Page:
I left with the woman’s sage advice and knowing that In the end, love prevails or something close enough to it. 

Small Victories

After taking the zillionth call of the day, I knew that my limit was reached.  A red light flashed on my phone, indicating that a voicemail was waiting with more questions and requests but there was nothing left for me to give.  I simply closed my laptop and headed towards the door for a walk.  The receptionist saw me leave and shouted, “Wait, I’ve got a caller on the other line looking for you.” 

I took a lesson from my clients and proceeded outside, pretending that I never heard her plea.   

At first, I walked hard and fast.  The sun was hot and I wore a long sleeve shirt, which was not great planning on my part.  Beads of sweat started to form on my forehead and I slowed down.  I focused on my breathing, like my husband/stress guru advised this morning.  I felt better about life and could think again.  The stress wasn’t controlling me.

I rounded the corner and headed back towards the building through the parking lot when I was spotted by Ms. E, the mistress of custodial services for the ladies restroom.  She was dressed in an all purple outfit and was holding a bucket of cleaning supplies. 

Ms. E called out, “Baby, why you walking when you have a car?”

I told her that I was having a stressful day and had to get out of the office, thinking this explanation to be justified and straight forward.   

Ms. E nodded her head in a knowing (or pre-Parkinson’s) way, “Baby, there ain’t nothing worth stressing over.  It’s like this, either you have the money for the bills or you don’t.   If you have the money, pay the bills.  If you don’t, then you don’t pay the bills.  It’s simple, see.  Don’t make it harder than it needs to be, Baby.”

Well, yes, that does make sense, I thought and nodded to let her know I was listening.  I yearned to look at my watch, sensing that my absence was soon to be noticed.  The sun beat down on my head and shoulders.  Beads of sweat now started to roll down the sides of my face and neck.

She continued, “See, there’s a difference between thinking and stressing.  I thinks about my bills all the time but I don’t let it get me upset, like you are now.”

Ms. E called me out in a parking-lot-style intervention.  She forced me to realize, while sweating and missing in action from my cube, that there really wasn’t anything to stress over.  If I can take action, do it.  If there’s nothing to do or I don’t have the right tools or abilities, then that’s it.   Nothing more and nothing less but no need for stress.  

I am grateful to this strange cleaning angel in purple for helping me to put this Tuesday into perspective.  

I told her so as I walked away and she yelled after me, “Looks like you were meant to run into me.  Be good, Baby.”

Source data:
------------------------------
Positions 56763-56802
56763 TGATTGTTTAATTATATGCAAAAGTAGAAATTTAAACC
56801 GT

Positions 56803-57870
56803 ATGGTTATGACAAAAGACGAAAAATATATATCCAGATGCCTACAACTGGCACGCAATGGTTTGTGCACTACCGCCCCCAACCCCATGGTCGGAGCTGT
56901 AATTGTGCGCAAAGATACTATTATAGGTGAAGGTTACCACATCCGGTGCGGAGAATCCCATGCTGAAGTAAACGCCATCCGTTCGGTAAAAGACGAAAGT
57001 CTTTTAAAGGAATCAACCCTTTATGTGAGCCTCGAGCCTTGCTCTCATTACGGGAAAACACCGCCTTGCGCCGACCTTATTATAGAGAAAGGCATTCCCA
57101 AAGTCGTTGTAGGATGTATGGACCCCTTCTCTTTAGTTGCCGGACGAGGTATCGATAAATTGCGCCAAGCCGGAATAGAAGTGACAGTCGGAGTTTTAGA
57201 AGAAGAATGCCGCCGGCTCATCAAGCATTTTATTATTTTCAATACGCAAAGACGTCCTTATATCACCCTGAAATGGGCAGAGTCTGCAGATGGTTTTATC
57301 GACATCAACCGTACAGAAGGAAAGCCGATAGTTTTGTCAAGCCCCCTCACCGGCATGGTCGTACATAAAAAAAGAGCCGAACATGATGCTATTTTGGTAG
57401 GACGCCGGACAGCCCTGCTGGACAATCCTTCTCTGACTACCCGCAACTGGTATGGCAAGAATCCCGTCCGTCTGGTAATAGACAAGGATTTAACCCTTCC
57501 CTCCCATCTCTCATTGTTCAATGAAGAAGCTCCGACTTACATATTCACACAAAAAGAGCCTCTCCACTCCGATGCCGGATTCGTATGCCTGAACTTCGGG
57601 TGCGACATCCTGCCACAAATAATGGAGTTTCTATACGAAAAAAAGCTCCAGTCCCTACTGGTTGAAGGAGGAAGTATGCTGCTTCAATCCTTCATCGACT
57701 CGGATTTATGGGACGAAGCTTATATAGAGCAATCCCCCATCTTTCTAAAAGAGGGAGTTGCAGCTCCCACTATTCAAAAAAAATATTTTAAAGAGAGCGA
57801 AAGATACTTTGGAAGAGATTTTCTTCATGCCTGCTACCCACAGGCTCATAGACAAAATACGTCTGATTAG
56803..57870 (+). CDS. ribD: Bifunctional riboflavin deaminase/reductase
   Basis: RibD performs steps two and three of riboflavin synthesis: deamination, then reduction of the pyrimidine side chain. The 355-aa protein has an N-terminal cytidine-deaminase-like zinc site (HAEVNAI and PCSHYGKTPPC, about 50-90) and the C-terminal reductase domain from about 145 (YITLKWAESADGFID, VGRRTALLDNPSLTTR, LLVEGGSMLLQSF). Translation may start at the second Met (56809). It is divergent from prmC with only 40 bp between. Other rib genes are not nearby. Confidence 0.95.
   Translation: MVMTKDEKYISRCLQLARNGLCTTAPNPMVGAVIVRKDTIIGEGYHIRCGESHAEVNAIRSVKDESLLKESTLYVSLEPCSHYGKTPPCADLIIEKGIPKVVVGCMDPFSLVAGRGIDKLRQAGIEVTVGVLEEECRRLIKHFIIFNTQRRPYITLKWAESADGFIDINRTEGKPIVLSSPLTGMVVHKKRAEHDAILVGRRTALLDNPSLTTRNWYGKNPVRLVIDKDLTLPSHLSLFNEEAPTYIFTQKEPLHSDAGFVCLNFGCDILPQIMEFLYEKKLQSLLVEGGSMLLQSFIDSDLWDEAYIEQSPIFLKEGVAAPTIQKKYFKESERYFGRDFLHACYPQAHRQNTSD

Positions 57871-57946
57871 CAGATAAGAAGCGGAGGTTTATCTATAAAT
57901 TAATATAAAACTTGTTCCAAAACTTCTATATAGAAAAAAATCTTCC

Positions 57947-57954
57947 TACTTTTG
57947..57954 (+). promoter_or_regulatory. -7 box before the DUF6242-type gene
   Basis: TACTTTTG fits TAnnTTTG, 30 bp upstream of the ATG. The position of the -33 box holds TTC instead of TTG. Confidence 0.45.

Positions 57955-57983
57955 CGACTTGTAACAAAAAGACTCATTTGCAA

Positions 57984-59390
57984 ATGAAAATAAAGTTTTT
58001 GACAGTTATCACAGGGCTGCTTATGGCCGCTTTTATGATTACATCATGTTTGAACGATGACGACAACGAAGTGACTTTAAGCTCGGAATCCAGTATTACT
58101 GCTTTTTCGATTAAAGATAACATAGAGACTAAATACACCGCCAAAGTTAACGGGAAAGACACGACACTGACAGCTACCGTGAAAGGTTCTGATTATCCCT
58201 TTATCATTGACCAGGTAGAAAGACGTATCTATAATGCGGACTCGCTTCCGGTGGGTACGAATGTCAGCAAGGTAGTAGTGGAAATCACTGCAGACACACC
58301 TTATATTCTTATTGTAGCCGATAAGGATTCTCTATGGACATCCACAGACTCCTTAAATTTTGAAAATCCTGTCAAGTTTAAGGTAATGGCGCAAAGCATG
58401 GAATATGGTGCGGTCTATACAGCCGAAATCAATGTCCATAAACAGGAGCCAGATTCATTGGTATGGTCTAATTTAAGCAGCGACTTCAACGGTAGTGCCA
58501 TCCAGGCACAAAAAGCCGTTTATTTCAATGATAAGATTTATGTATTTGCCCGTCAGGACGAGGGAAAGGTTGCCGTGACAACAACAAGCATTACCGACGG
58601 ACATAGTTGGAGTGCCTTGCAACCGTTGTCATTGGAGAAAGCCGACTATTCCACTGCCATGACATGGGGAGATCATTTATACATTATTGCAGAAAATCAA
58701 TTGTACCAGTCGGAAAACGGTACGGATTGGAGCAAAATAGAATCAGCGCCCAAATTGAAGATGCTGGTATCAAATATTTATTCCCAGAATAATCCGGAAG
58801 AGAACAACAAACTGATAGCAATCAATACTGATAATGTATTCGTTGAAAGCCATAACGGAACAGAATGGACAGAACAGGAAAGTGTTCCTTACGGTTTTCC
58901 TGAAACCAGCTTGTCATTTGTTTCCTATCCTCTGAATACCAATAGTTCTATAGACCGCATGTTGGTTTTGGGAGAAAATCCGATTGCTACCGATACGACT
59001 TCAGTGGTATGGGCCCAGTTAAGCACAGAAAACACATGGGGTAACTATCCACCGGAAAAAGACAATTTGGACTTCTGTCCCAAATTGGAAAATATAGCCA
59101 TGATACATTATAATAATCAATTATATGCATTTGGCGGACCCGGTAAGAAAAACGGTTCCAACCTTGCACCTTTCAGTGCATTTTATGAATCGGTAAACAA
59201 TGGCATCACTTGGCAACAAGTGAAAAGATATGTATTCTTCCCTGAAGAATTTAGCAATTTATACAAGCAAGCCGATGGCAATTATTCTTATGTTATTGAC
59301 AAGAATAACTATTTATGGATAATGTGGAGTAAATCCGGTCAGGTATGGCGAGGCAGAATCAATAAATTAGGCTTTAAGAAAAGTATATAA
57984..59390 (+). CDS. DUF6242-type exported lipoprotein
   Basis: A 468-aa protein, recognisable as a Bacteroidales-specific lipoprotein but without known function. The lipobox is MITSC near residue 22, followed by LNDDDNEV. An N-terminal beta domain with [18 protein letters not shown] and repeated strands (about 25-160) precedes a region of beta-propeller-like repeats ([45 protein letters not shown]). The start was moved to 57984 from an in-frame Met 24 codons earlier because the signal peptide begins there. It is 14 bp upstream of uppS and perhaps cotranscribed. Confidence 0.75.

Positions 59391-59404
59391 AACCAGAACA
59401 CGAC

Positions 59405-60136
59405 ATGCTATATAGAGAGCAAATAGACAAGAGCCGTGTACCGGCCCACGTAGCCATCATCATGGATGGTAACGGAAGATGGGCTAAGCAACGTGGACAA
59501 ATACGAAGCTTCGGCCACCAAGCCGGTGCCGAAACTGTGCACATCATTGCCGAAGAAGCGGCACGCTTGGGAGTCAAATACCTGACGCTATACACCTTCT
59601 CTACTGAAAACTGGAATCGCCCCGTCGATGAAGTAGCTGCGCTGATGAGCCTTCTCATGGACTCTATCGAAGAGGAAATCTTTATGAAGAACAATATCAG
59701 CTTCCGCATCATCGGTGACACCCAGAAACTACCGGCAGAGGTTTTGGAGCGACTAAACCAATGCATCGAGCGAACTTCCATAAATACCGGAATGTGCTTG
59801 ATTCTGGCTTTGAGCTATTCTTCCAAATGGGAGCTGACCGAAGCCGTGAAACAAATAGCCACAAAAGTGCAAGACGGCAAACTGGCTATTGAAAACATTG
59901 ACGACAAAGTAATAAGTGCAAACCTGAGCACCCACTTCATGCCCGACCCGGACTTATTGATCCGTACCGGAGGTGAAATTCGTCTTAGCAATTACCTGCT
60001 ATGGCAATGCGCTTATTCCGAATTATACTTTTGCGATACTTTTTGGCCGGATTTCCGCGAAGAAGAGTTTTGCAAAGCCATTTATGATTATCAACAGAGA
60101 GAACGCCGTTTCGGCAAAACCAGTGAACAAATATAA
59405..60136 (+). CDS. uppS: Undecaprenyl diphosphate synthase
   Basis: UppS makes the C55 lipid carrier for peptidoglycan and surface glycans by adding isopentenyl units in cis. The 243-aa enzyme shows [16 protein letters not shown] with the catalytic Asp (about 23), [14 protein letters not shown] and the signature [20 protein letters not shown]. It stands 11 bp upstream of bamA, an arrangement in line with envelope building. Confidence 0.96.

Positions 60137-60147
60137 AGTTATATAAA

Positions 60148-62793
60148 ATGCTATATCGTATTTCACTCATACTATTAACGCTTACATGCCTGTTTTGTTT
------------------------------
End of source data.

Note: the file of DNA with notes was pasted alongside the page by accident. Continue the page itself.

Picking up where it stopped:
She disappeared behind me as I scurried up the back stairs and slipped back into my cube without a stress in the world.   Then the phone rang and it started all over again.

Tuesday’s Preface

I would feel less guilty as a fly on the wall.

The woman stared straight ahead at a blank computer screen.  Thin, brown hair fell against the cheeks of her very pale face.  The phone rang again.  She heard it through the thick haze that spread over her brain and filled her delicate ears.  She moaned in anguish and envisioned herself flitting out the window carried by a tiny pair of buzzing wings, able to see everything without the responsibility of knowing.

Why this guilt? You didn’t do anything, the woman berated herself. 

A tinny voice that may have been her conscious reminded her, it’s exactly because you didn’t do anything.  You should feel bad. 

Oh shut up, she told the tinny voice.  You are exactly what I don’t need.

The internal monologue may have continued for an indefinite time if it wasn’t suddenly interrupted and the woman was saved from herself.    

“Kel, I overheard you on the phone,” her red-haired co-worker, Samantha, said without apologizing for eavesdropping.  She rolled into the shared hallway, barefoot, like usual.  Her palms and fingertips pressed together as though in prayer, she was about to launch into amateur therapy mode.  The first woman had been subjected to this in the past.

 “You must tell yourself that it’s not your fault.  You couldn’t have done anything to change what happened.” 

“Thanks,” the first woman said, “that helps.”

“Well if you don’t want my help, why don’t you just say?” the red-head declared indignantly and rolled back into her work space.

Inside, the first woman cringed, she knew things could have been different if she hadn’t been too busy to follow up or make the right reports, if she hasn’t been so behind in her work or burned out, this never would have happened.  She felt certain that everything could have been avoided if she just tried a little harder.

She glanced at her watch and it was later than she expected.  

I will deal with this tomorrow, she decided.  She stood to leave the office, uncertain that she would return in the morning.  On second thought, she turned back and grabbed a picture from her wedding and a mug with the presidents’ faces on it. 

“Just in case,” she muttered and left.  

Swirl the dregs

Bormioli Riserva Chardonnay Wine Glass

On the day it was too hard to be a human

she drank a glass of wine to dull the sharp edge of sorrow,

she drank another glass to numb the dull ache of loneliness,

she poured one last glass just to finish off the bottle.

She slipped away into a hazy place between here and there. 

Tomorrow, she decided, would be better   

And her eyes fluttered shut against the flickering light of another dying day.